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UK earnings growth expected to hit highest in two decades in 2021

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Visitors admire St.Paul's Cathedral from the restaurant floor of the Tate Modern gallery in London March 15, 2007.  REUTERS/Alessia Pierdomenico   (BRITAIN)  Also see image GM1DVMTMKPAA
Visitors admire St.Paul's Cathedral from the restaurant floor of the Tate Modern gallery in London March 15, 2007. REUTERS/Alessia Pierdomenico (BRITAIN) Also see image GM1DVMTMKPAA

New research has shown that average weekly earnings (AWE) in the UK are expected to grow 5.7% in 2021, the highest level in more than two decades.

According to the National Institute of Economic and Social Research (NIESR) wage tracker this will mean 3.6% growth in real terms, after 1.8% (nominal) and 0.8% (real) growth in 2020.

NIESR said that the strength of AWE is explained by high bonuses, robust public sector pay growth and a cyclical recovery exaggerated by compositional effects and increased weekly average hours due to the end of furlough.

While there is currently no generalised acceleration in settlement pay, there is evidence of higher starting salaries for new recruits, particularly in sectors experiencing labour shortages, such as hospitality. 

The record level of vacancies of 1.2 million reported earlier on Tuesday by the ONS suggests a persistent mismatch between labour force skills and the post-pandemic pattern of labour demand. The labour market recovery is U-shaped, with the number of payrolled employees in September reaching a record 29.3 million. 

The growth rate in average weekly earnings including bonuses in Britain decreased in the three months to September to 5.8% compared to a year ago, down from 8.8% in the three months to June. This is in line with what was forecast last month and reflects a smaller impact of base effects.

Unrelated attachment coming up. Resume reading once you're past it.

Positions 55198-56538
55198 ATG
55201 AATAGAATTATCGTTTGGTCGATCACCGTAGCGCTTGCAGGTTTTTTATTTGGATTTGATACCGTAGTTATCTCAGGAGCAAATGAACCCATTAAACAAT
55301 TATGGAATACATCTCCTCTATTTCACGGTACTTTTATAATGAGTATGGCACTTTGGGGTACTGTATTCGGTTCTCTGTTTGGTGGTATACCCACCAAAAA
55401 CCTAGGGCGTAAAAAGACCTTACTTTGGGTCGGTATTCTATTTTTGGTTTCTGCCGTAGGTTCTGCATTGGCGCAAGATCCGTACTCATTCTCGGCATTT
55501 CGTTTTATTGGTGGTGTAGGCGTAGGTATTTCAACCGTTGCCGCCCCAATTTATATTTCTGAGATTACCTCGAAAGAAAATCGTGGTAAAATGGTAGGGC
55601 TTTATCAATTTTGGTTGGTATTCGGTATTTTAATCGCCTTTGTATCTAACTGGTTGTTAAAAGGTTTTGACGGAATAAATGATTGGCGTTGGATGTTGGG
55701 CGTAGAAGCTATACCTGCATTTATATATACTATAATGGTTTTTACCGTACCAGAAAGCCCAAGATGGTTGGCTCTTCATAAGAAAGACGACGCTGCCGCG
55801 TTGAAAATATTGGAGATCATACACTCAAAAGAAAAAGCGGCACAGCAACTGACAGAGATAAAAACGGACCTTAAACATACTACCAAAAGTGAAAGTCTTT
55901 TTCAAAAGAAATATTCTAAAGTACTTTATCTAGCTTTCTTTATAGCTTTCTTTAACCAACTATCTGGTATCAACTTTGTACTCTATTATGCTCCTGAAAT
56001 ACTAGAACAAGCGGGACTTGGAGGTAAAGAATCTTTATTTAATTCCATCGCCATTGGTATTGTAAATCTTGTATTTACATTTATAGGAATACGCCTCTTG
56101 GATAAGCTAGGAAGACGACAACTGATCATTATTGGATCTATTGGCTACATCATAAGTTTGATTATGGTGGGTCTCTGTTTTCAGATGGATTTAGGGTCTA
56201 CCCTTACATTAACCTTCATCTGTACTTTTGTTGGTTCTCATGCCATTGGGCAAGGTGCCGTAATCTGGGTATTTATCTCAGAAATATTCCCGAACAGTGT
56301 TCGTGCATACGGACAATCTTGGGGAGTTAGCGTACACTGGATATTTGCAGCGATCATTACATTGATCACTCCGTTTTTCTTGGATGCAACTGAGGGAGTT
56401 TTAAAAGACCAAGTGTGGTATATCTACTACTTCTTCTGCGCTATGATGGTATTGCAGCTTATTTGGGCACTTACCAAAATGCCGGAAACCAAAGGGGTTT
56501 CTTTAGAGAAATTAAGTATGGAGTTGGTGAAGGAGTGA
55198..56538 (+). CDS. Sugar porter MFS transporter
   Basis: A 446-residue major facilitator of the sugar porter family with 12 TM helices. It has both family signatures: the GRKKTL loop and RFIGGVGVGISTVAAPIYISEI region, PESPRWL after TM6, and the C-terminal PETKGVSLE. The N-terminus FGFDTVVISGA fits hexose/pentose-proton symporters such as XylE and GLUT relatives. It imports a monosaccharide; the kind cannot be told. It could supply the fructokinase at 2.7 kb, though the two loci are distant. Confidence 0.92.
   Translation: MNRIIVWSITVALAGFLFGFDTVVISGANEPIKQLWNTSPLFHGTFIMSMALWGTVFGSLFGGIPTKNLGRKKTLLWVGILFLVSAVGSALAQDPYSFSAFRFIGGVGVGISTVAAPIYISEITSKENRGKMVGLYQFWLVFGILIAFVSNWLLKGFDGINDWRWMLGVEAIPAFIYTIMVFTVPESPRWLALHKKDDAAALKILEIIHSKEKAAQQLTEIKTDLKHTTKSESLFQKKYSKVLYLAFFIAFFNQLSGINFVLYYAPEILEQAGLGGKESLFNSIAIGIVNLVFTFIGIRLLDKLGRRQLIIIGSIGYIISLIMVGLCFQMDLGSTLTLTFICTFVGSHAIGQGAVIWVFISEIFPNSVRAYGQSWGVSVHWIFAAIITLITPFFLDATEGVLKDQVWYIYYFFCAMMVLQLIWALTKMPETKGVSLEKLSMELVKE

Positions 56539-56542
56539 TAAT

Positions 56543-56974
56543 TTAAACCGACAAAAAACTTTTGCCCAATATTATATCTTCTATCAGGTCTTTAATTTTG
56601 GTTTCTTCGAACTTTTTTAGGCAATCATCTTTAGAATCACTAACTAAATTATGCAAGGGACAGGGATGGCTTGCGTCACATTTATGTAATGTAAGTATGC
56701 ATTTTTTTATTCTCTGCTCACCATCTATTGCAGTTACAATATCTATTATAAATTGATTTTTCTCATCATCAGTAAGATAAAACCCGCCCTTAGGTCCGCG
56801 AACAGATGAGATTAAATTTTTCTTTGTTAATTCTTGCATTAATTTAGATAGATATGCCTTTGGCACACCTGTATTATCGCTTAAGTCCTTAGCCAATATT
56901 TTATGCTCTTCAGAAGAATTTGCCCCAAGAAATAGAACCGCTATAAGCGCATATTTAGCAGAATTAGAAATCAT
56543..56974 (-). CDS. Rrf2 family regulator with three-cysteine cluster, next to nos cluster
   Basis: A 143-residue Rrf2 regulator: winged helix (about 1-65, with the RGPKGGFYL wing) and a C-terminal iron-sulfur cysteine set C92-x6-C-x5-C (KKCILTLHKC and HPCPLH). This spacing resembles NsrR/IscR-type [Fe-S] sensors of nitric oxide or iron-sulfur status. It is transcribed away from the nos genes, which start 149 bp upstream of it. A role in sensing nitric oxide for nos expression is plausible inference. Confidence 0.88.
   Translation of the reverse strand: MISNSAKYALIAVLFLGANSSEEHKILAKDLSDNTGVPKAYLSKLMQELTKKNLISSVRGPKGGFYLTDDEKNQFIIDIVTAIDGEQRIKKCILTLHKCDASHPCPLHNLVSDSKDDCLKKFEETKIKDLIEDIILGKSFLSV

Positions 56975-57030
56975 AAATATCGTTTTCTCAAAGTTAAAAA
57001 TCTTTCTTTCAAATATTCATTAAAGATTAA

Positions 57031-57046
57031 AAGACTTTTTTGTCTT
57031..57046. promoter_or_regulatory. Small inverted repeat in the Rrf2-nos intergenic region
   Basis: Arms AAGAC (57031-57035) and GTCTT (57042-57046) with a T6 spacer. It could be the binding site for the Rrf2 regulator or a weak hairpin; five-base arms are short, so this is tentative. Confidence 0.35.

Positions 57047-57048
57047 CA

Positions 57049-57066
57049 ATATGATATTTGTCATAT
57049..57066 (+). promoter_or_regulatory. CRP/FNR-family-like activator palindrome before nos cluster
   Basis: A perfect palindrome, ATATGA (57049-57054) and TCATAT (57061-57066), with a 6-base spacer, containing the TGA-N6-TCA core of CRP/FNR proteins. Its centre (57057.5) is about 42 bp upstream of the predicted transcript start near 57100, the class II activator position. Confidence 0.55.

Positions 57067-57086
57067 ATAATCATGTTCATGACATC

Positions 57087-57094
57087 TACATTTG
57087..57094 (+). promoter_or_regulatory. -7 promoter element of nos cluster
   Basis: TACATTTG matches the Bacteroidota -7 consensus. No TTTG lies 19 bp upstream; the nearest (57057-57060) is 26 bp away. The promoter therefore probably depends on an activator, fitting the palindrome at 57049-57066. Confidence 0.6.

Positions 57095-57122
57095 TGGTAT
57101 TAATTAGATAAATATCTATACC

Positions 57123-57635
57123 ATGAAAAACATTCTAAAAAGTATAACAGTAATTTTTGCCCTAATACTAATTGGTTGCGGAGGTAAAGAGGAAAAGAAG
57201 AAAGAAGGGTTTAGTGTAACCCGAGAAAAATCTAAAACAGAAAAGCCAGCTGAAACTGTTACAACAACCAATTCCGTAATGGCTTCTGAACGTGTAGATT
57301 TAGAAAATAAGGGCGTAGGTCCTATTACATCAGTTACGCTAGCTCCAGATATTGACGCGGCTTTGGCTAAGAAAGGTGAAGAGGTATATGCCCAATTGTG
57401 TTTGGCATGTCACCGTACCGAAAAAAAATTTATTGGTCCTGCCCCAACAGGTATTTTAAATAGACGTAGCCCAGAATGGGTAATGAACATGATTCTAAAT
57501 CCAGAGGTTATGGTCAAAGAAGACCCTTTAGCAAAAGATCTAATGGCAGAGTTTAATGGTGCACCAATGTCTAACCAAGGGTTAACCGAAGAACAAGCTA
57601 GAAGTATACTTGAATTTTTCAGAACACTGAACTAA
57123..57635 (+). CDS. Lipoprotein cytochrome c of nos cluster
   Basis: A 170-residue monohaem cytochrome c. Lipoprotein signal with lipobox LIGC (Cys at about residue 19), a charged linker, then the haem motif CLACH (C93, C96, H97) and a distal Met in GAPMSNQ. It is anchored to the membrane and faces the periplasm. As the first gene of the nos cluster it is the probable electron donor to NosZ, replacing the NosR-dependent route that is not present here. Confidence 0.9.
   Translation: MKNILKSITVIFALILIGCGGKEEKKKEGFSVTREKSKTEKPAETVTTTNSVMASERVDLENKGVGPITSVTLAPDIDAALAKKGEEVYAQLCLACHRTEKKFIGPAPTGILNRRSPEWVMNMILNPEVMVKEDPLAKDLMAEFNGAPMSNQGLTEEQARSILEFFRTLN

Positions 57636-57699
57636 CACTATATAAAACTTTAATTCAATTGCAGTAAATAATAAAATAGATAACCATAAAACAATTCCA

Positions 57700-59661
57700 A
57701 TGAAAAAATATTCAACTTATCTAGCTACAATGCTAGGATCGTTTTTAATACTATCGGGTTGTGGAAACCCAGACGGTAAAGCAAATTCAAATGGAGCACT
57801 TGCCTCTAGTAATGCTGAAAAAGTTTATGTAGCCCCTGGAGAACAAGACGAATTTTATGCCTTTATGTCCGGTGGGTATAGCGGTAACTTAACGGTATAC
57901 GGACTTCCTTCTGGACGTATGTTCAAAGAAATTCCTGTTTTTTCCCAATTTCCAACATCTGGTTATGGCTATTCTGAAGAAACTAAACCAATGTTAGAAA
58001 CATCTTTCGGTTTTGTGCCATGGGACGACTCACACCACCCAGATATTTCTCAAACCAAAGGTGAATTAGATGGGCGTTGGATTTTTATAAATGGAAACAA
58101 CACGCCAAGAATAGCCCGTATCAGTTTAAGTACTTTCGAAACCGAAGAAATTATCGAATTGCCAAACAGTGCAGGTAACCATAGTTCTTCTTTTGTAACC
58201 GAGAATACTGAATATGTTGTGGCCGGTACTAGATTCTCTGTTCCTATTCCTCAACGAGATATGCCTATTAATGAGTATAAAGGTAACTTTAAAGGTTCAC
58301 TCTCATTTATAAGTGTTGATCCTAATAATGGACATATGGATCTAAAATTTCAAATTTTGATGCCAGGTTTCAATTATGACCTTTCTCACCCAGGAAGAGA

Read more: UK job vacancies rise to record high of 1.2 million

"We forecast average weekly earnings to decelerate further to 4.1% in the fourth quarter as the base effect fully dissipates," NIESR said in its release, citing inflation as a reason for close to no earnings growth next year if there are no significant increases in underlying wage growth.

"Unless there is an acceleration in underlying wage growth, rising inflation will reduce any real wage gains next year, and households’ income will be further squeezed by the rise in national insurance contributions," said Cyrille Lenoël, principal economist at NIESR.

Data on Tuesday showed eight out of 10 people who became unemployed during the pandemic have returned to employment, but some of them in temporary or zero-hours contracts.

A more worrying side of the labour market recovery is that participation is staying at lower levels compared to pre-pandemic, NEISR said. While the number of unemployed has decreased, the number of active people has continued to decrease since December 2020. 

The number of active people is now 460,000 lower than in February. The people who left the active labour force will need to be attracted back by jobs with better wages and working conditions.

Watch: UK jobs and payrolls hit record highs as staff shortages roll on

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